Women (or those perceived as women), tend to receive harassment based on their sexuality. It’s supposed to be a “compliment” that she would catch someone’s interest. Where men are expected to fight back against the bullying, women are expected to graciously accept and take it as a compliment.

I was pretty queer in high school. Blatantly, outspokenly, rainbow-wearing, gender-neutral pronoun-using queer. I was also a particularly awkward teenager and not viewed by my peers as a sexual being. My body wasn’t commented on because it wasn’t the type of body that it would occur to many people to make comments about. I wasn’t so unattractive that I was picked on, but I wasn’t attractive in the way that people noticed.

When I started to portray more elements of “mainstream” attractiveness, I found myself the target of catcalls, people stopping me on the sidewalk to ask for my number, people asking me if I was an escort (I confess, at that point, I had no idea what that was or what they were talking about). In short: when I began to be viewed by others as a sexual object, I began to receive more attention… and some of that attention was most definitely harassment.

The next logical step here is that women (and people who are assigned female at birth, or AFAB) are often taught to associate their own self-esteem with their attractiveness, and their attractiveness with the

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shutterstock.com

external affirmation they receive. But that attention is not always (or often) desired or requested. It becomes a mixed bag of emotions that boils down, “That person is creepy, but I still got it!” It’s an affirmation that we are still attractive and, because our value is predominantly tied to our attractiveness, it implicitly states something about our value and worth as human beings.

It starts young: “He pulled your hair? He must have a crush on you.” equates physical abuse with signs of affection, and it escalates from there. People who are AFAB have learned to equate harassment and abuse as signs of affection for most of their lives, and it is a deep sociocultural lesson that is incredibly difficult to unlearn.

There is, for me, another element of the story that further complicates matters. The people who harassed me on the street were (both times) men of color (of different ethnic backgrounds).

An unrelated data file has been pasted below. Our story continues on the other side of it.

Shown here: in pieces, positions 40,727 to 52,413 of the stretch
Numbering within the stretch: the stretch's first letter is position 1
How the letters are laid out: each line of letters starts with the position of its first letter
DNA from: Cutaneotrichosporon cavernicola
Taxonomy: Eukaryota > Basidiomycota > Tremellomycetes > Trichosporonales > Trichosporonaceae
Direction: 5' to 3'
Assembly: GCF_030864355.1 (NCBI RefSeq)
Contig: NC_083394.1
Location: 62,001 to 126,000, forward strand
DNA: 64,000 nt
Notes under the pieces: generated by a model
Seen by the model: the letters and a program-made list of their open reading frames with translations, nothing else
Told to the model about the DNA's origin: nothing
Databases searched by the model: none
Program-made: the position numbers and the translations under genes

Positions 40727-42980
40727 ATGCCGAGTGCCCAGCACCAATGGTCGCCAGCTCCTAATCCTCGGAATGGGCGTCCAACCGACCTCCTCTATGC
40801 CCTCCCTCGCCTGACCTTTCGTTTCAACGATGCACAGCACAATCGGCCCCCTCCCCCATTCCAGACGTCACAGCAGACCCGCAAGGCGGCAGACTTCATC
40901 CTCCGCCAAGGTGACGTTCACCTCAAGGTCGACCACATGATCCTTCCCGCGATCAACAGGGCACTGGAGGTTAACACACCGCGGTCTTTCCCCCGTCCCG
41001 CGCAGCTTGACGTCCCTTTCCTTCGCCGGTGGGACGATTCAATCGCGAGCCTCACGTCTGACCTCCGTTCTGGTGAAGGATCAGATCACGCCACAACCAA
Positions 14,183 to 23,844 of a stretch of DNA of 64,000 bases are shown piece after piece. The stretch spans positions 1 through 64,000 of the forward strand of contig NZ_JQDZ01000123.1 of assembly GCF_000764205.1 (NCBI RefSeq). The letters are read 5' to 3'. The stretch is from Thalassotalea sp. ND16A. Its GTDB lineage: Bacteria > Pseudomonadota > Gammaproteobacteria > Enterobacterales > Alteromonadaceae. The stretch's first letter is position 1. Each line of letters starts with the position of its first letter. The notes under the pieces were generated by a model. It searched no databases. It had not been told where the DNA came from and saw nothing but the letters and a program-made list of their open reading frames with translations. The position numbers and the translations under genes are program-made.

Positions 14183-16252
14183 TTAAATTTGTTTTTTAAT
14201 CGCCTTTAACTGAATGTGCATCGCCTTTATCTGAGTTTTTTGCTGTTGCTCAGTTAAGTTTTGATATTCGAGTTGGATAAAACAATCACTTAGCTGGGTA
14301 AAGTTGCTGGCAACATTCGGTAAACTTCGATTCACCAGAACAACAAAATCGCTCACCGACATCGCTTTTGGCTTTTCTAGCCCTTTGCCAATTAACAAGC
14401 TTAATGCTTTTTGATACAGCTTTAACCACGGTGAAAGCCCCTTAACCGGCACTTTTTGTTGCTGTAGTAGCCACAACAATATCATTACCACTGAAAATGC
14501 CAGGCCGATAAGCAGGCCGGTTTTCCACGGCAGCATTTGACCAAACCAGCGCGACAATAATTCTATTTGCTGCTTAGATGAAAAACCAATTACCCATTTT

The night I got home after the motorcycle incident, my partner decided to order some food, and asked me if I wanted anything. I wasn’t hungry, so I said no. About half an hour later, I was sitting on my stoop, doing some work on my computer, and a car pulled up on my block, idling right outside my house and the driver (a young man of color) nodded at me.

I felt my stomach drop and my face got defensive. I glared at him until-oh! I remembered my partner had ordered food!- and stuck my head inside to let him know his food was here.

That moment stays with me, though, because it was a moment where my recent experience was coloring my reality, and I realized that I have some work I need to do to deal with my own racism.

As someone who was AFAB in a country with such deeply-held racism, I recognize that, even now, so much of my socialization has taught me to hate and fear black men. I don’t want to believe that that is true, but I know

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http://www.kappaphi.org/sites/default/files/styles/large/public/images/articles/serving-and-leading-through-brokenness-6.jpg?itok=jzTgBxBL

that it is. I grew up in the South, and racism is very much not dead. And there is a part of me that must recognize my socialization taught me that black men will rape white women.

It’s a brutal, difficult, ugly thing to face about myself. Particularly when I want, so badly, to be angry. I have these warring factions between my own oppression and harassment as a trans person, and my own privilege and prejudice as a white person living in a predominantly non-white city.

I have no idea how to reconcile these things, but I cannot pretend that they are not there.

And so we are left with this incredibly mixed, jumbled up discussion of harassment, gender, race, social expectations. If ever there was an argument for intersectionality, I think this would qualify. Because these things are not simple, and I have not unlearned so much of my own social conditioning.

I think it comes down to this: we are all broken. We lash out from brokenness, we buy into stereotypes from brokenness, we allow our fear to control us from brokenness. Healing is a long, slow process. It’s a hard process, but I do not want to view the world from a broken place any longer.

 

 

Robinrevrobin2-023

Bullies I Have Known, and Know

A bully is as a bully does, from kids
to politicians and other famous people
to the guy on my high school bus
who talked tough, bent others’ fingers
and arms behind our backs,
until we cried out, begging him to stop.
I want to ask a couple of bullies these days
to stop—not being sure they are older
emotionally than the guy was on the bus
fifty-plus years ago (whose name I remember
but will not say)—even though their names
are on the front page every day,
one of whom could become
Bully in Chief, succeeding a long line